With many Democrats still fuming over the refusal of Democratic leaders like Speaker Nancy Pelosi to allow even impeachment hearings into detailed allegations of crimes by President Bush in office, close Obama adviser (and University of Chicago Law Professor) Cass Sunstein recently rejected the notion of prosecuting Bush officials for crimes such as torture and unlawful surveillance. After Sen. Obama’s unpopular vote on the FISA bill, it has triggered a blogger backlash — raising questions about the commitment of the Democrats to do anything other than taking office and reaping the benefits of power.
The exchange with Sunstein was detailed by The Nation’s Ari Melber. Melber wrote that Sunstein rejected any such prosecution:
Prosecuting government officials risks a “cycle” of criminalizing public service, [Sunstein] argued, and Democrats should avoid replicating retributive efforts like the impeachment of President Clinton — or even the “slight appearance” of it.
Sunstein did add that “egregious crimes should not be ignored,” according to one site, click here. It is entirely unclear what that means since some of us take the views that any crimes committed by the government are egregious. Those non-egregious crimes are precisely what worries many lawyers who were looking for a simple commitment to prosecute crimes committed by the government.
We will have to wait for a further response from Sunstein, but liberal groups are up in arms given his close association with Sen. Obama.
Sunstein and I were on opposite sides on the Clinton impeachment. While I voted for Clinton and came from a well-known democratic family in Chicago, I believe (and still believed) that Clinton was rightfully impeached for lying under oath. One of the objections that I made in an academic writing at the time was that some professors seemed to accept that Clinton did commit perjury but argued that it should not have been prosecuted as an impeachable offense — or a criminal offense. As with the current controversy, many argued that some crimes could be prosecuted while others tolerated or excused. It was the same egregious versus non-egregious distinction. Obviously, it could be argued that perjury is not an impeachable offense — though I strongly disagree with this view. However, many also opposed any criminal prosecution in the Clinton case. At the time, many cited the dangers to the presidency in such cases as raising the appearance of political prosecutions (much like the current rationale with Bush). I view the dangers as far worse when you fail to act in the face of a crime committed by a president, even one who I supported. I feel equally strongly that President Bush should be subject to impeachment based on the commission of the crimes of torture and unlawful surveillance.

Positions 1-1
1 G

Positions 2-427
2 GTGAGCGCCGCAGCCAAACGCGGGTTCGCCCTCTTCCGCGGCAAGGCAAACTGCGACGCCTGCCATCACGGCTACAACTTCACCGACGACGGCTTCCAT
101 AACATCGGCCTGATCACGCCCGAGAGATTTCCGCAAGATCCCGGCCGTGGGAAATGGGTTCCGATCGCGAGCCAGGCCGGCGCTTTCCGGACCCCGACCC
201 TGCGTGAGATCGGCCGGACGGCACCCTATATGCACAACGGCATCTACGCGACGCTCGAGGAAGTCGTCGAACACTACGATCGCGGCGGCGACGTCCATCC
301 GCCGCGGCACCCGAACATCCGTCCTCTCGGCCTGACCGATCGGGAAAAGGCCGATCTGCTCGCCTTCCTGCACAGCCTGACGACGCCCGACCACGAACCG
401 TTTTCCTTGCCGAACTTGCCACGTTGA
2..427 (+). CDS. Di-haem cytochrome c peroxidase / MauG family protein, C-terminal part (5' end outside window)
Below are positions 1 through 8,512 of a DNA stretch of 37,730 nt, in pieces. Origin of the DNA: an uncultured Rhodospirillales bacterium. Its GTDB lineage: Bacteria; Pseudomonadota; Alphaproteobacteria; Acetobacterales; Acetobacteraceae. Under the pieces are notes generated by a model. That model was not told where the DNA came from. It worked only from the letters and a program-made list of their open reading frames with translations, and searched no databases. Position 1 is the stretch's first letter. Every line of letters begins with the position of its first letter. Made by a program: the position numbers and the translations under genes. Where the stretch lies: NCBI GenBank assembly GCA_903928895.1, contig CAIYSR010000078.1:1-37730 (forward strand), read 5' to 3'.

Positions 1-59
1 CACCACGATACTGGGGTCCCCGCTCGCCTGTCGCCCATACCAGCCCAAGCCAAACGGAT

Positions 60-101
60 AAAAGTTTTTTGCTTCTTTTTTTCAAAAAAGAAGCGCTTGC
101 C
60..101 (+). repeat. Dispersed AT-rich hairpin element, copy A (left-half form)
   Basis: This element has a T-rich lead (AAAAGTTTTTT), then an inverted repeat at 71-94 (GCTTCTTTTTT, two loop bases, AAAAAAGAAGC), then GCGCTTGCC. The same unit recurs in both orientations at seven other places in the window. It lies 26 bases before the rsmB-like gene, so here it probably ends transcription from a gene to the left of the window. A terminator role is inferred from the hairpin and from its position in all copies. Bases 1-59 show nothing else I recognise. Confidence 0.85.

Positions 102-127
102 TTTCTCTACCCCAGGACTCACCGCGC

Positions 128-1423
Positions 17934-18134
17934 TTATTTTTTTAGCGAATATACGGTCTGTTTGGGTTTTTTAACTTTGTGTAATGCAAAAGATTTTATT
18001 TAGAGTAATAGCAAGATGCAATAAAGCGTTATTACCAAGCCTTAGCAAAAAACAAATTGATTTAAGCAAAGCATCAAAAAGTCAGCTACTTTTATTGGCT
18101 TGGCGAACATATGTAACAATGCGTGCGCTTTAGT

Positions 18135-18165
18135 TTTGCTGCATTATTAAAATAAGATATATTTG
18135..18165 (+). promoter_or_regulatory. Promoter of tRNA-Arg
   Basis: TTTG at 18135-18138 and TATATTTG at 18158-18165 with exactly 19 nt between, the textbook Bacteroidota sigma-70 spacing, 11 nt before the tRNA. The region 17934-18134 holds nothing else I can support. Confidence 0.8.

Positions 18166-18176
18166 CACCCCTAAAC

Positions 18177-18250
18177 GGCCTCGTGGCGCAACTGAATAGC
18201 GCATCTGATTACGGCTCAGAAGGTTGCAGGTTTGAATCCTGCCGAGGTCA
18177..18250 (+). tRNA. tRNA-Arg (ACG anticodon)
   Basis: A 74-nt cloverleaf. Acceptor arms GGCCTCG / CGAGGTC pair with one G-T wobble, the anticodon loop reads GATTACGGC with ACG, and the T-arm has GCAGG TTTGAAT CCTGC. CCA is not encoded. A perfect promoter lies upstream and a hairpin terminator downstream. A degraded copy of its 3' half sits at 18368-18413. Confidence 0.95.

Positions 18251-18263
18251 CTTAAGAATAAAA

The main concern with Sunstein’s reported comment is how well they fit within the obvious strategy of the Democratic party leaders: to block any prosecution of either President Bush or his aides for crimes while running on those crimes to maintain and expand their power in Washington. The missing component in this political calculus is, of course, a modicum of principle.
This was the subject of my countdown discussion this week, click here.
Here’s the problem about “avoiding appearances.” There seems ample evidence of crimes committed by this Administration, in my view. To avoid appearances would require avoiding acknowledgment of those alleged crimes: precisely what Attorney General Mukasey has been doing by refusing to answer simple legal questions about waterboarding.
How about this for an alternative? We will prosecute any criminal conduct that we find in any administration, including our own. Now, that doesn’t seem so hard. There is no sophistication or finesse needed. One need only to commit to carry out the rule of law.
The combination of Obama’s vote to retroactively grant immunity for the telecoms and Sunstein’s comments are an obvious cause for alarm. We have had almost eight years of legal relativism by both parties. For a prior column on the danger of relativism in presidents, click here A little moral clarity would be a welcomed change.
For further discussion of the Sunstein statements, click here and here.
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